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Rainforestation Typologies

Rainforestation can be carried out to achieve a number of different land use management objectives. These objectives can be divided into the following three major categories: production, restoration/protection, and urban enhancement, each of which can be applied to a variety of different areas. A short description of each Rainforestation type is provided below.

Production:

This approach to Rainforestation is applied in areas where timber harvesting and other forms of resource extraction are permitted.

a. Plantation Areas
Photo of a Rainforestation site in a Plantation Area

This production approach to Rainforestation is designed for timber production and should be applied on alienable and disposable lands where tree registration and timber harvesting are permitted. In existing tree plantations of exotic species, enrichment planting with native species is recommended.

b. Agroecosystem Areas
Photo of a Rainforestation site in an Agroecosystem Area

This production approach to Rainforestation is designed for application to existing shifting cultivation areas (kaingin) and cash crop monocultures.

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Restoration/Protection:

The restoration/protection approach to Rainforestation is designed for areas where the main management objective is the protection or restoration of ecosystem function:

a. Landslide Prone Areas
Photo of a Rainforestation site in a Landslide Prone Area

This restoration/protection approach to Rainforestation is designed for areas where landslides are prevalent. Dense planting of deep-rooted and leguminous tree species is recommended to minimize soil erosion and stabilize slopes. The use of tree species that grow in infertile soil conditions is also strongly recommended.

b. Critical Watershed Areas
Photo of a Rainforestation site in a Critical Watershed Area

This restoration/protection approach to Rainforestation is designed for areas where the improvement of water quantity and quality is a major concern. Dense planting of deep-rooted trees and trees with a high water storage capacity is strongly recommended to minimize runoff and improve water yield.

c. Habitat Restoration Areas
Photo of a Rainforestation site in a Habitat Restoration Area

This restoration/protection approach to Rainforestation is applied in areas where biodiversity conservation is a major concern. Dense planting of fruit-bearing, flowering, and other keystone species is strongly recommended to restore habitat structure and enhance biodiversity while enticing seed dispersers into the area to accelerate the rate of natural succession.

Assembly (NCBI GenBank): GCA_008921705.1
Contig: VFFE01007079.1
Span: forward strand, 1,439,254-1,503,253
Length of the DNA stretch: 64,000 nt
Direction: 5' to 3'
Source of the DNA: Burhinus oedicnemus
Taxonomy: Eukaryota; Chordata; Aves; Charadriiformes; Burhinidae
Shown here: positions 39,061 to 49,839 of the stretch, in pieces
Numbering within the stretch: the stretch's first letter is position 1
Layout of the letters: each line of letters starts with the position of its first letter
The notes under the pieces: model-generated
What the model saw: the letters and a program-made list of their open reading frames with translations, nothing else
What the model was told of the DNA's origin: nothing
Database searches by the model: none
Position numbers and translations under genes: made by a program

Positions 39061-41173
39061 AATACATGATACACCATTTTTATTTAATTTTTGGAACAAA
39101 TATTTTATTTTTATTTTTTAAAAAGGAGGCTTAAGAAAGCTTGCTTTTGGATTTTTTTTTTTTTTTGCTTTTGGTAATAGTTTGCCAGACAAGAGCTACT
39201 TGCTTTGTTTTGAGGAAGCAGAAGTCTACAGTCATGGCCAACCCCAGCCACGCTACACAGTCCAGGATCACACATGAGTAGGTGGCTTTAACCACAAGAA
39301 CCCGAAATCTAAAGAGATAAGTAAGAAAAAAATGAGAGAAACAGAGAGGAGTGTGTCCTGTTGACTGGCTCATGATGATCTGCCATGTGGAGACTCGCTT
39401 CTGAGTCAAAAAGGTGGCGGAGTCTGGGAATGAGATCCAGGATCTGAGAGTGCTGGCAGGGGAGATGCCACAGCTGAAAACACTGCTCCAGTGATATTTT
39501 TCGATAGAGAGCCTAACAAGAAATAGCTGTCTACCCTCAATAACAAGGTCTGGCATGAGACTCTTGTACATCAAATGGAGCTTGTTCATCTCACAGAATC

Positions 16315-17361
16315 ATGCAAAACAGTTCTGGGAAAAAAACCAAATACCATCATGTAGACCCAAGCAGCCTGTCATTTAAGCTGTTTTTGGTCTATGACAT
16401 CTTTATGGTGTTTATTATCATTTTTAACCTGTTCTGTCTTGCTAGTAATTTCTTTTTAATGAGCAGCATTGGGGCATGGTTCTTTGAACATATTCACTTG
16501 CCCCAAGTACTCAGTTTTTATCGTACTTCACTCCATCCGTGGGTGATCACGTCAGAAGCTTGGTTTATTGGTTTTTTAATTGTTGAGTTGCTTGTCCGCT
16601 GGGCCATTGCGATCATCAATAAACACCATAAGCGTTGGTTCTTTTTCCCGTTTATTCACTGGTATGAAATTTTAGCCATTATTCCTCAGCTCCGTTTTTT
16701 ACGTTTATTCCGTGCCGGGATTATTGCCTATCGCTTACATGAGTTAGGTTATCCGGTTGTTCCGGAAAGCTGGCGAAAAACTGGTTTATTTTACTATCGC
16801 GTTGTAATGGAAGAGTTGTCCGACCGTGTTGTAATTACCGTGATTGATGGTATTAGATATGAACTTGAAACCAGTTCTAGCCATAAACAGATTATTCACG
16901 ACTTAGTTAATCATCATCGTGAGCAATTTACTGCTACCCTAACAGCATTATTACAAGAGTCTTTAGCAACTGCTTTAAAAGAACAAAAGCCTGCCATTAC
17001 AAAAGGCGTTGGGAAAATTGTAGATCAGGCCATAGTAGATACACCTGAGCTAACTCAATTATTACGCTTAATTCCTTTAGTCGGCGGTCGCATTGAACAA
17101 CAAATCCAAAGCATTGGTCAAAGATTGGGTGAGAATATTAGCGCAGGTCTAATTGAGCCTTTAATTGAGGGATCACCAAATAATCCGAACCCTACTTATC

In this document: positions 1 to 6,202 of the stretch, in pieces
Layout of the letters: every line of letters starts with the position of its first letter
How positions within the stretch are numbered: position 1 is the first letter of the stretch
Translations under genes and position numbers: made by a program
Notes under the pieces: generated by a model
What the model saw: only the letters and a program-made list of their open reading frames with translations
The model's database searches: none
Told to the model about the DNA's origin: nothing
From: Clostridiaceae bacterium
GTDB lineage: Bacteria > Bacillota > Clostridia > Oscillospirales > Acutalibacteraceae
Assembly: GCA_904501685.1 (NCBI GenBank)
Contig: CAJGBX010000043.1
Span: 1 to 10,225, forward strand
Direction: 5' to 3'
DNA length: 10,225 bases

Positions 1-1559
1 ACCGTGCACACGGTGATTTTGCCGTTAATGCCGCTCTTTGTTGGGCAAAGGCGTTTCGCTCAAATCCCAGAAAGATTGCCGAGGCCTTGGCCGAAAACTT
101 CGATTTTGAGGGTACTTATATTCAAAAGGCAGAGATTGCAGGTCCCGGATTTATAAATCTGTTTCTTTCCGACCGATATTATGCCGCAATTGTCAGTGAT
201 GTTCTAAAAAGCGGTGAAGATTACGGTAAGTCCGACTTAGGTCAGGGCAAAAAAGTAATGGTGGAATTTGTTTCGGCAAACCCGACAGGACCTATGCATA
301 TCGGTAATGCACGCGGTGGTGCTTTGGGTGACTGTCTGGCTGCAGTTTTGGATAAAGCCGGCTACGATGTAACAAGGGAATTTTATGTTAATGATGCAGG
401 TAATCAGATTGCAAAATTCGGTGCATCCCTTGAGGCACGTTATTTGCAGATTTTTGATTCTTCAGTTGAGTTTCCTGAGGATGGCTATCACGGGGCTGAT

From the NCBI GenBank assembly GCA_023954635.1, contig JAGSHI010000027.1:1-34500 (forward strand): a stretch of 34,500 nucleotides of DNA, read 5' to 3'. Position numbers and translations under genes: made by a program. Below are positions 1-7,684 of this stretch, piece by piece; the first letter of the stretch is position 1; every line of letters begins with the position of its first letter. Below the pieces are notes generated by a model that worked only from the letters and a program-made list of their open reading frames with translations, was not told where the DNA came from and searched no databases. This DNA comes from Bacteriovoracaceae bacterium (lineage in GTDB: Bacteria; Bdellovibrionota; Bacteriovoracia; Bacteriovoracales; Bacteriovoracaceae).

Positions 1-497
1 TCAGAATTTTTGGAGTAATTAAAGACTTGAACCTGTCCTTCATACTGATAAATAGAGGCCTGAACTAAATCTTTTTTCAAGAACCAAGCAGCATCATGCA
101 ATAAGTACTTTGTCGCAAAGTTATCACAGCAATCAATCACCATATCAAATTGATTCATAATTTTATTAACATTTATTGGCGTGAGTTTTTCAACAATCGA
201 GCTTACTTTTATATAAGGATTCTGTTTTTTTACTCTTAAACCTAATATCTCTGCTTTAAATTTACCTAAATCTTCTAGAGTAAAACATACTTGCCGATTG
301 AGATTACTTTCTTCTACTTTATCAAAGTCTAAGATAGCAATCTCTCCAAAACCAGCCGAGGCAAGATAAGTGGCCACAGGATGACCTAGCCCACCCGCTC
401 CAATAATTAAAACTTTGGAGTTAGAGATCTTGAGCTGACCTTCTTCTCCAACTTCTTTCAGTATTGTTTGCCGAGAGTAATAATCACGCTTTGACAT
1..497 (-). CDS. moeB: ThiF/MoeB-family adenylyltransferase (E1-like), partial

d. Buffer Zone Areas
Photo of a Rainforestation site in a Buffer Zone Area

This restoration/protection approach to Rainforestation is applied to delineate the boundary between production and protection forests. Dense planting of forest and fruit trees is strongly suggested in order to provide additional income to farmers and forest dwellers.

e. River Stabilization Areas
Photo of a Rainforestation site in a River Stabilization Area

This restoration/protection approach to Rainforestation is designed for areas where massive sedimentation of river channels has occurred resulting in heavy damage to the riverbanks. Dense planting of trees with deep roots and large buttresses is recommended to stabilize and control sedimentation.

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Urban Enhancement:

This approach to Rainforestation is applied for the purpose of creating favorable micro-habitats and promoting the appreciation of native trees in urban areas:

a. Eco-parks
Photo of a Rainforestation site in an Eco-park Area

This urban enhancement approach to Rainforestation is designed for areas where aesthetic values and education purposes are major concerns. Planting of native forest tree species, especially those that are highly endangered and/or have a long fruiting cycle, is strongly recommended to preserve genetic diversity.

b. Roadside Beautification Areas
Photo of a Rainforestation site in a Roadside Beautification Area

This urban enhancement approach to Rainforestation is designed for road side greening and beautification. Planting deep-rooted, wind resistant trees, and/or small leafy tree species is highly recommended to stabilize the soil alongside the shoulder of the road.

c. Arboretums
Photo of a Rainforestation Arboretum

This urban enhancement approach to Rainforestation is designed for areas where education and the preservation of genetic diversity are the major concerns. Planting different native forest tree species, especially those that are highly endangered, have a long fruiting cycle, or which are relatively unknown, is strongly recommended to preserve the genetic diversity.

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